Thursday, April 19, 2018
Stage

Review: American Stage's 'When the World Was Green' will make you think

There are no easy answers in When the World Was Green (A Chef's Fable) but plenty of questions to keep a theatergoer's mind buzzing for a quite a while.

That would be the hallmark of a Sam Shepard play, with its challenging language and mysterious message. American Stage's production of Green, written by Shepard and his longtime collaborator, the late Joseph Chaikin, takes the audience on a journey, though where is up to the individual. In other words, be prepared to ponder love and loss; redemption and rejuvenation; and most of all, perception.

Like I said, this one isn't easy. Interesting, yes. A breezy night at the theater? Hardly.

Michael Edwards, last seen in the Tampa Bay area in American Stage's 2011 production of August: Osage County, plays an old man who once traveled the world as a chef, preparing sumptuous feasts and eating just as luxuriously. He is now on death row for a curious murder. Over the course of the 70-minute one-act play, he is visited eight times by a newspaper reporter, played hauntingly by Amanda Collins, who wants to write his story. At least that's what she tells him. Like him, she has spent her life searching for someone.

Her motive morphs into something of a personal quest — halfway through the play she puts down her reporter's notebook — and the pair dance (or maybe fence?) around the spare prison cell, trading the lead position several times. It's a duet that's tender in moments and rancorous at others, but always thought-provoking if occasionally disconnected. Collins, who was in American Stage's An Ideal Husband in 2011, is revelatory in her emotion-spanning performance. At the outset, she is the one expected to remain in control, to be the steady guide. But she is hurting more than the old man, who has lived a full, if ultimately misguided, life.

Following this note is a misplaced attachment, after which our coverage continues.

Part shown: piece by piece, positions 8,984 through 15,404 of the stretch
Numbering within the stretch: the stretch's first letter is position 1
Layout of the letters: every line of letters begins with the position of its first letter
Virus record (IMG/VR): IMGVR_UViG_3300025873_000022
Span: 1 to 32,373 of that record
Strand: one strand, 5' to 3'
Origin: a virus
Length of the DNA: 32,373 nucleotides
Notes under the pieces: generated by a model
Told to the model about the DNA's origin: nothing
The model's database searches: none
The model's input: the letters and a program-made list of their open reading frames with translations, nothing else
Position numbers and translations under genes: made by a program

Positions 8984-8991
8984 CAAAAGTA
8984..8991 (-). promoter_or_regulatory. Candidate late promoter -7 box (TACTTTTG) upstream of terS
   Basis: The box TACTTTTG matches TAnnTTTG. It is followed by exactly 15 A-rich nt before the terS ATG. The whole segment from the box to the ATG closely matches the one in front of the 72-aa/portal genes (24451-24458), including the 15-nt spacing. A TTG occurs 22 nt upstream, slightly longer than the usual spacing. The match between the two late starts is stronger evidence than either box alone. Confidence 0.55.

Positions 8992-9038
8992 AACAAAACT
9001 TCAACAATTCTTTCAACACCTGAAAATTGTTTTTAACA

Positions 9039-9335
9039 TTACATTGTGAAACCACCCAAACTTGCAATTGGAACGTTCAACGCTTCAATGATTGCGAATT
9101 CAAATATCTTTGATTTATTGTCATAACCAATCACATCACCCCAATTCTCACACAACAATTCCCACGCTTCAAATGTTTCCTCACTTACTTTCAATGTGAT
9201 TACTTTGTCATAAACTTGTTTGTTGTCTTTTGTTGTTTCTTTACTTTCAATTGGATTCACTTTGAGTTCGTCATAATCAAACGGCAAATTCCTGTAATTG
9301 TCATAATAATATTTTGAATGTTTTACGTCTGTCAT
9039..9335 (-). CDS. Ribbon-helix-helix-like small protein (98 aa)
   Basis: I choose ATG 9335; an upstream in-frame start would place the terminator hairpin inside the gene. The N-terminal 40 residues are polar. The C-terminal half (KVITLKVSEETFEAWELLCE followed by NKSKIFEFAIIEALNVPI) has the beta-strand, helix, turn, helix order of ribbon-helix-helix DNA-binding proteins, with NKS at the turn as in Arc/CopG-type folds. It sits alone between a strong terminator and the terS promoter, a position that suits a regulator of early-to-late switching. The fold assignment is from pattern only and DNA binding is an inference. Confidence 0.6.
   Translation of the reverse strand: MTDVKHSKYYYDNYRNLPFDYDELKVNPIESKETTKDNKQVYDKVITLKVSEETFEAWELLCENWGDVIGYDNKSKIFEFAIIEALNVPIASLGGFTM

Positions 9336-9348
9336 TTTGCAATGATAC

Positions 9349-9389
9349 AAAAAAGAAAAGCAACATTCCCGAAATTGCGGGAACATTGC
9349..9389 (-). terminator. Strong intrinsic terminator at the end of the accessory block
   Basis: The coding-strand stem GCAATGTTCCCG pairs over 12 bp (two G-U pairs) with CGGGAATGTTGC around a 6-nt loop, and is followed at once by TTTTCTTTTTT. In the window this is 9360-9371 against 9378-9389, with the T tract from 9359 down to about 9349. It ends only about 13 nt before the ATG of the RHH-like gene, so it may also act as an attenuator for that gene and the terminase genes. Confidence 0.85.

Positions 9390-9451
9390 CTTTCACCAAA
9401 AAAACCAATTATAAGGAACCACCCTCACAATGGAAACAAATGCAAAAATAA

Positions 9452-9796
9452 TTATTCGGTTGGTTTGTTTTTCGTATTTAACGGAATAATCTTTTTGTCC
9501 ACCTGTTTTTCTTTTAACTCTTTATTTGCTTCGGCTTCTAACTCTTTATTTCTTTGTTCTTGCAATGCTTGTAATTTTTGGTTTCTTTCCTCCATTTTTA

Edwards, with impossibly blue flashing eyes, plays the old man with willful disobedience and just the right touch of wistfulness and misplaced anger. He keeps us at arm's length then grabs us with an outstretched hand, pulling us into his strange world, where a generations-old grudge has resulted in his incarceration.

We know what will become of the old man, but Collins plays the wounded bird so well that she is the one who evokes our sympathies. She speaks of her love for aromatic mangoes and earthy mushrooms, and the old man's poetic speeches about preparing both unite them in longing and pleasurable pursuits.

Food is the third character on stage, used metaphorically to encourage us to look beyond the surface, or under the peel. The flesh of the mango needs coaxing and great care "to separate it from its original hide," the old man says. Even in their adversarial roles, Edwards and Collins find each other's soft, ripe spot beneath their tough exteriors.

Green is a cerebral play not particularly helped by the staging in this production, directed by Todd Olson. Video images on one side of the stage meant to transport us from the prison to a restaurant or a roiling river are distracting. They take us out of the characters' heads where we need to be. Spotlights on the actors when they have "solos" directed toward the audience are unnecessarily sharp. Music meant to punctuate emotion is overbearing at times.

When read, Shepard's lyricism is intoxicating. It's easy, even gratifying, to get sucked into his up-is-down and down-is-up world where nothing is tied up with a pretty bow. The words are the thing, which may be why Green, which premiered in 1996, isn't staged much. It's a challenging choice for American Stage, but one that should be applauded and supported, albeit with thinking caps on.

Janet K. Keeler can be reached at [email protected] or (727) 893-8586.

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